Lincoln in the Bardo

This year’s winner of the Man Booker Prize is a startling and engrossing read.  It’s astonishing that it’s George Saunders first novel. I haven’t read his short stories, though he was on my radar as a hugely skilled writer and someone I knew I should read. I certainly will now. So, what to say about this complex, multi-layered and unusual book?

First, the title. Saunders is a Buddhist and, in Tibetan Buddhism a bardo is a place of transition, between life and re-birth, between waking and sleeping, between dreams and reality. The Lincoln in this place is Willie, 11 year-old son of Abraham, who died in February 1862 after a fever. It is the height of the American Civil War and one of the first of those truly awful battles with massive lists of dead, at Fort Donelson, is taking place (indeed we meet a casualty, briefly, in the bardo who describes the battle and its freezing aftermath ). The Union ‘won’, (their first clear-cut major battle victory) but the death toll on both sides was very high, something which was to become a feature of this, the first semi-mechanised war. So this is a time of death and mourning, a dark time in the nation, as well in Abraham Lincoln’s family life.

The ‘action’ takes place over one night, the night after Willie’s internment, when his father paid a visit to the cemetery where his son lay to mourn him privately. This real occasion is the driver of the plot. But before the President’s arrival we are introduced to a collection of spirits who linger in that cemetery, their own burial-place. Many of the inhabitants of this little post-life community are either ignorant of, or unwilling to admit to, their having died, though they have to make an effort to stay there, to resist the call to another place.

The spirits are the book’s many narrators, their polyphonic voices describing events. They are often untrustworthy, but always have distinctive  voices. Some lived lives neither evil nor saintly, others are innocents abused, yet others killers and abusers. Indeed, there seems a preponderance of the negative, the uncharitable, the weak-willed or prejudiced, though we are told that the effort needed to maintain themselves in that place drowns out sympathy and softer virtues. The story is told, with amazing virtuosity, in dialogue between these characters, their interior monologues, or through excerpts from the writings of eye witnesses, subsequent memoirs or contemporary newspaper reports (real or fictional).

The bardo may be a Buddhist concept, but the place of the novel owes much to purgatory, particular Dante’s, as the spirits already exhibit ‘disabilities’ relating, to a greater or lesser extent, to their sins in life. So, a rich miser gravitates horizontally, his head pointing like a compass needle towards whichever of his many properties is worrying him at the time. Some of these grotesqueries are amusing – the lustful, but kindly and gentle Vollman walks around with a super-engorged member; some are cruel – the inability to speak of the slave girl raped repeatedly, whose calls for justice were ignored in life. Many are bawdy.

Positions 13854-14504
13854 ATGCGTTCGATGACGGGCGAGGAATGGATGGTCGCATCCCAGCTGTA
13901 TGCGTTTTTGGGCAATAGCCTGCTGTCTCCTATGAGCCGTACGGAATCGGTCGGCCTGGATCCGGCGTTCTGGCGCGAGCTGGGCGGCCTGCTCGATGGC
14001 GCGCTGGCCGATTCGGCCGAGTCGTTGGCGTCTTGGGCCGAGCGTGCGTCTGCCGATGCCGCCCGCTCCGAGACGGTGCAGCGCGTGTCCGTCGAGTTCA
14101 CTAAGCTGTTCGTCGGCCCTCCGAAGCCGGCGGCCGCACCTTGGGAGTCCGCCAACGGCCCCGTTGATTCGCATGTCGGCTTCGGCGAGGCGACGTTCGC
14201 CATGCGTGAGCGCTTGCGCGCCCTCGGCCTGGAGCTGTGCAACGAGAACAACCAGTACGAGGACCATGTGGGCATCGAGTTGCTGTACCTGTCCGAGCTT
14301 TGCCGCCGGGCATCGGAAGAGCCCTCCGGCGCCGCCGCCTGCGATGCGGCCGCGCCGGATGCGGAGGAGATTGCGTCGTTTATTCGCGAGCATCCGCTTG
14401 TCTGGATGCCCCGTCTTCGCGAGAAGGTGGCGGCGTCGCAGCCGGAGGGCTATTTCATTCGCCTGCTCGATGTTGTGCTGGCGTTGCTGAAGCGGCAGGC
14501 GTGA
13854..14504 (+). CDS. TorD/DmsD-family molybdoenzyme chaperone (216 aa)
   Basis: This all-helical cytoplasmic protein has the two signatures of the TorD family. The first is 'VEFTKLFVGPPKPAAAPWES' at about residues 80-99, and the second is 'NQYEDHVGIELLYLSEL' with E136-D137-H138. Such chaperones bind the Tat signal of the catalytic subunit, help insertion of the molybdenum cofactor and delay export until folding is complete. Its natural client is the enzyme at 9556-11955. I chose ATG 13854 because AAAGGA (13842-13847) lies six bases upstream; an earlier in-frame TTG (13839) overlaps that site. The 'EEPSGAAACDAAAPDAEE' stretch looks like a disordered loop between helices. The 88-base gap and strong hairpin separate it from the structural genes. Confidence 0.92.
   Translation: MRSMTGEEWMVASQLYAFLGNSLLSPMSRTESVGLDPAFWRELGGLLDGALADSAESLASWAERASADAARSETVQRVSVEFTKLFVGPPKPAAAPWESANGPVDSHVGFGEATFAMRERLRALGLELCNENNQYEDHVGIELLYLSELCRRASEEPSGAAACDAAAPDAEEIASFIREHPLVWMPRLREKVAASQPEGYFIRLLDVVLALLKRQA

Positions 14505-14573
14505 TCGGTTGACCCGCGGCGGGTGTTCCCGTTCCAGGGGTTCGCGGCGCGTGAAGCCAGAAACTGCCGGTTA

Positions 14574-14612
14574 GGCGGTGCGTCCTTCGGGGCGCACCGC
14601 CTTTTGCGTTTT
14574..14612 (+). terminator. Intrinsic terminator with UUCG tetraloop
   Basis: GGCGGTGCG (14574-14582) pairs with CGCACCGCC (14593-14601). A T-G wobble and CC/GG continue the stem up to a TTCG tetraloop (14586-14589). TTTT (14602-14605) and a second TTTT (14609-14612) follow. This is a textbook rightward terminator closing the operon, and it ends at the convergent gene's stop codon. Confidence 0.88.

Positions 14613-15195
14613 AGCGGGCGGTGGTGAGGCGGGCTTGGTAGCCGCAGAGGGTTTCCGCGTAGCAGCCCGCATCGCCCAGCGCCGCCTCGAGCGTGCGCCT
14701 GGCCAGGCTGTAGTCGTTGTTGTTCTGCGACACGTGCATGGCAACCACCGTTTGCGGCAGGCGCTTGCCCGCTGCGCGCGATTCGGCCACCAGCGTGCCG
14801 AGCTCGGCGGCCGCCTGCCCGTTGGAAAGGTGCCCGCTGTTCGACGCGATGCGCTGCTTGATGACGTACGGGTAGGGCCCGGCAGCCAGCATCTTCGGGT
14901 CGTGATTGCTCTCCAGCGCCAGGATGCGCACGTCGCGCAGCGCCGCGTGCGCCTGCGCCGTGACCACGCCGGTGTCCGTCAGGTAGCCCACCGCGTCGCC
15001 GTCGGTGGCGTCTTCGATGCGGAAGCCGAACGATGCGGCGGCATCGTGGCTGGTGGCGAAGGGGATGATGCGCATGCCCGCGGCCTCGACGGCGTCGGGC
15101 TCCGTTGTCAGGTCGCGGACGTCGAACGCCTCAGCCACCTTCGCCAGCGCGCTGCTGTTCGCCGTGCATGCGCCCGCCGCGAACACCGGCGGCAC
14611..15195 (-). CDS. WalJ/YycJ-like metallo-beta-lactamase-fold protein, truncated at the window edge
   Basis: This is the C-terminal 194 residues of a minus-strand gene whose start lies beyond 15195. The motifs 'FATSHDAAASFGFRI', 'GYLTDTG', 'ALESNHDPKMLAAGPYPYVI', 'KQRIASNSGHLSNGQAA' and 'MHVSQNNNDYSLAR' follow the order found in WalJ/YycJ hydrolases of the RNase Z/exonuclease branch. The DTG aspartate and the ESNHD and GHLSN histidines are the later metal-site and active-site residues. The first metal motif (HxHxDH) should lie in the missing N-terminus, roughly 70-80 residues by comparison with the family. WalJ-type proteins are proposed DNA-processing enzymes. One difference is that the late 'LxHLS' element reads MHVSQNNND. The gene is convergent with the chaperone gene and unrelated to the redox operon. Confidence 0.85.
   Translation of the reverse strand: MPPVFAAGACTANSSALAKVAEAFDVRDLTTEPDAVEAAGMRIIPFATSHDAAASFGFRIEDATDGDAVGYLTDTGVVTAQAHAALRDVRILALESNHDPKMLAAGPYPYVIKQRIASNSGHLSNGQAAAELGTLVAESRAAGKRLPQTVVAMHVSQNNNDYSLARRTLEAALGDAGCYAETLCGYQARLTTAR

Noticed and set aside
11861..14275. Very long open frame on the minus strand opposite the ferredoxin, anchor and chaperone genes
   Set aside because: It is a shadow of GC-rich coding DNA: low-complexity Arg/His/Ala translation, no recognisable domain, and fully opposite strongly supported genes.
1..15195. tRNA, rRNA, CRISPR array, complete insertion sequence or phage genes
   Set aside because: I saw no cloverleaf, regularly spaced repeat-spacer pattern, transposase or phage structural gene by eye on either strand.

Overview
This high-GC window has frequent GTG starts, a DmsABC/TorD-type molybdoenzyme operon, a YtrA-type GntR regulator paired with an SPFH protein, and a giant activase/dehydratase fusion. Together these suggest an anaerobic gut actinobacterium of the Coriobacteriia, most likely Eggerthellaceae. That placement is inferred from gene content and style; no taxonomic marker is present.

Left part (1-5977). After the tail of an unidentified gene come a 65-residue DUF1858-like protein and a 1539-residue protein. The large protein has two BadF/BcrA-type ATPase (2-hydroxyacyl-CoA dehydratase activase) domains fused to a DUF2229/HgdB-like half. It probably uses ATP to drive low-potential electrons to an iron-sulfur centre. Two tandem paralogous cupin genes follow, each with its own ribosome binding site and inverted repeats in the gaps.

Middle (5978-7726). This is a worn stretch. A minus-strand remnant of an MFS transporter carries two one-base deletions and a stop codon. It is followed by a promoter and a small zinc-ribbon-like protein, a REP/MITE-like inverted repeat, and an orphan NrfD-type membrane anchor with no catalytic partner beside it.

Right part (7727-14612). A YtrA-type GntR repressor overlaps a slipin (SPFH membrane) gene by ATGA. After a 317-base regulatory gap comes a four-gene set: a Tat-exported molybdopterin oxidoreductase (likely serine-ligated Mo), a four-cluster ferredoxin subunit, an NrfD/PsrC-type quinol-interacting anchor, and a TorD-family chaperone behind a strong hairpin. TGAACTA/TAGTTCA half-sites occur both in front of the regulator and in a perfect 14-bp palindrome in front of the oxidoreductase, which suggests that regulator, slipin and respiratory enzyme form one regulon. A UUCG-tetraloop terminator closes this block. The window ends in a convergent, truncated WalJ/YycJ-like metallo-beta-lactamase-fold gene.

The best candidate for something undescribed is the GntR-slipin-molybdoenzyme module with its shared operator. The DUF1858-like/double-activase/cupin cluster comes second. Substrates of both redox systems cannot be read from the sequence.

Lincoln is living through a purgatory of his own. As the bereaved and anguish parent, but also as the President who must order others’ sons to die. It is as they watch and experience his torment (through ‘joining with’ the President) that our main narrators, Vollman and Bevins, regain their empathy and kindness, which eventually leads them to decide to ‘go on’ to another place. Thus the ‘better angels’ of their nature triumph ( and there is a reference to this most oft-quoted Lincoln line from the Gettysburg address ).

This is a magnificent and very clever book, which is profoundly humane. All, or most of, human life is there and the ‘war’ for Willie’s soul is also a war between the best and the worst in us. Kindness and sympathy wins, at cost and risk – the spirits do not know what it is that they go on to, Lincoln resolves to go on with the terrible sacrifice to reach a better ending, not really knowing what that ending might be. The writing, capturing so many, disparate voices is a tour de force. I will, I think, come back to this book again and again.

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